Anirban Lahiri leads dozen Indians at Indonesian Masters
Reigning Open Championship winner Ernie Els of South Africa believed his next biggest challenge will come from Asian players. Lahiri felt the course suits his style and that he was ready to win outside India in a field that includes the last two British Open champions Ernie Els, who won in 2012 and Darren Clarke, winner in 2011.
Anirban Lahiri, who has three Asian Tour victories to his name, says he is ready to win his first title outside India as he prepares to lead a dozen Indians at the USD 750,000 CIMB Niaga Indonesian Masters starting on Thursday.
The field at the Royale Jakarta Golf Club includes 11 other Indians -- Shiv Kapur, Digvijay Singh, Himmat Rai, C Muniyappa, Jyoti Randhawa, Sujjan Singh, Rahil Gangjee, Ajeetesh Sandhu, Abhijit Chadha, Shankar Das and Chiragh Kumar.
Lahiri felt the course suits his style and that he was ready to win outside India in a field that includes the last two British Open champions Ernie Els, who won in 2012 and Darren Clarke, winner in 2011.
Lahiri said, "This golf course suits my style. I remember coming here the first year a few years ago and I didn't do very well. I was trying very hard and last year, I kind of eased into the golf course and let it happen. I think I got to do more of the same this year. It's a little more demanding off the tee because the rough are a little higher.
"The more I try to force it, the tougher it's going to get and I just got to go out there and play my game. I know I'm good enough to win and I've the game to win anywhere, whether it's India, Indonesia or Malaysia or even in Europe."
On the familiarity with a course, he added, "As far as putting it together in 72 holes, if you can do that and you can shoot the same numbers, it doesn't matter where you're playing.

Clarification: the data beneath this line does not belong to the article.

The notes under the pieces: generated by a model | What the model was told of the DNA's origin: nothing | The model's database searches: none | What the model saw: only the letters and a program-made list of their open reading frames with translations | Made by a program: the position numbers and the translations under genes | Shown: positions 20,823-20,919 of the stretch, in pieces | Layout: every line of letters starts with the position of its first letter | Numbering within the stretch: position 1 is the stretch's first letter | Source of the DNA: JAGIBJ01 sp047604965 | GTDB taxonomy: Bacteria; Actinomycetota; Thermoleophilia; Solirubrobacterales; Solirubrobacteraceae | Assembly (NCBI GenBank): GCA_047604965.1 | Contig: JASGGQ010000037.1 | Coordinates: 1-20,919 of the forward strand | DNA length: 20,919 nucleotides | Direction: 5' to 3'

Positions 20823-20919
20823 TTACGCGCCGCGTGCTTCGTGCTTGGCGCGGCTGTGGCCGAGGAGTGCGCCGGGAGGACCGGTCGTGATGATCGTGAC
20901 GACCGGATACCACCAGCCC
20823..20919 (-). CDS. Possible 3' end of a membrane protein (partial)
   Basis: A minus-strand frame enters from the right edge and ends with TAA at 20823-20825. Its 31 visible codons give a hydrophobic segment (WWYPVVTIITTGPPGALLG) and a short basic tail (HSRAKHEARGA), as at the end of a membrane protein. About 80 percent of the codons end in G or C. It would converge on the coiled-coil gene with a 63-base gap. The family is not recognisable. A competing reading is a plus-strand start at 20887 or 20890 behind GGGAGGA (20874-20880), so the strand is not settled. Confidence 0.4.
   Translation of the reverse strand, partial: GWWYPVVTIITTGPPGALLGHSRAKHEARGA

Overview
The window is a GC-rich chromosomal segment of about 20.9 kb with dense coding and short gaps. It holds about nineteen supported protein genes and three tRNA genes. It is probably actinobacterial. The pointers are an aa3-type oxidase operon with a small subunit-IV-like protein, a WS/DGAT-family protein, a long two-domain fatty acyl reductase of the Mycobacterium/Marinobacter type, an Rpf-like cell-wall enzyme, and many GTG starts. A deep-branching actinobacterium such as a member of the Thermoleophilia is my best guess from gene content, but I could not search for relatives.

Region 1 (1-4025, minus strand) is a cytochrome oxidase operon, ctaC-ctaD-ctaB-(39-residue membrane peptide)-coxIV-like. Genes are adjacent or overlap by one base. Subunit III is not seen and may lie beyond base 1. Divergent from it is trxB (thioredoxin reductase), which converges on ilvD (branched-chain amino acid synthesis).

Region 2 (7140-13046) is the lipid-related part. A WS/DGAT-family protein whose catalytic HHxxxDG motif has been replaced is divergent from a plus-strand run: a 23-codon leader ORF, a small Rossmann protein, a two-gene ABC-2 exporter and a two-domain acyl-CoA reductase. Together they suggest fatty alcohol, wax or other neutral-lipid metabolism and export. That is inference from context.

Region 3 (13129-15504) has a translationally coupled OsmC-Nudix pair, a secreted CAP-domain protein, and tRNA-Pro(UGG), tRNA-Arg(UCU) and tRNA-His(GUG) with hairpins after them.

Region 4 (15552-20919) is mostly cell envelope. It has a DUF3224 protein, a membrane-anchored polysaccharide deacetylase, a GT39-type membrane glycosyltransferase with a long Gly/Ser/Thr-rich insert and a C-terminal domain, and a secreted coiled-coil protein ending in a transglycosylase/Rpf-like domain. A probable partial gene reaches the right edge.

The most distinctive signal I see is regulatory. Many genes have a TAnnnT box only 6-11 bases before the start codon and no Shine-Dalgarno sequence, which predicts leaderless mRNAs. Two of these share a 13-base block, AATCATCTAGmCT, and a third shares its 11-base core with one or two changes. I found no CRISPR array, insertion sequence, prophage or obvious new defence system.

"For me, the focus is to go out there, enjoy my golf and just stick to the basics and keep it in play. The moment we get onto the golf course, we're not thinking about factors like whether I've won here or there."
Reigning Open Championship winner Ernie Els of South Africa believed his next biggest challenge will come from Asian players.
"I had a few offers to play all around the world but I feel that coming to Asia is a good call. I like going around the world as an Open champion and taking the game everywhere and playing with guys that are coming through.
"I feel that Asia is a market where these guys are eventually going to become top players," said Els, who finished tied 15th on the PGA Tour on Sunday.
Els registered tied 13th at the Masters Tournament in April, with the long putter, and hoped to carry the momentum into this week's full field Asian Tour event.
Els headlines the third edition of the CIMB Niaga Indonesian Masters alongside Darren Clarke of Northern Ireland, Lahiri and Scott Hend of Australia, who won the Chiangmai Golf Classic in March.
"I went to Augusta with a long putter and I actually played quite well. While it is good, I'll go with it and if they change the rules then I'll go back to the short putter. I like to get to the short putter but I'm putting so nicely with the long putter," said Els.
"I was so concentrated of getting ready for the Masters that I put all my energy in the long putter so I don't see any reason why I should change putters," added the 43-year-old, who helped the Habitat for Humanity, a charity organisation, raise funds to build more than two homes for the underprivileged in a charity dinner last night.
Hend, who took a three-week break from golf after his win in Chiangmai, hopes to return to winning ways in the country where he won his first Asian Tour title in 2008.
"I flew straight back to Florida after winning in Chiangmai and played soccer with my son on the front yard every day! There was no time to watch the television. I didn't touch the sticks for three weeks but pulled them out just in time for the Ballantine's Championship last week.
"I had to do some serious range work in the cold last week. It is nice to be in the warmth here because it takes five minutes to warm up instead of an hour!" said the big-hitting Australian.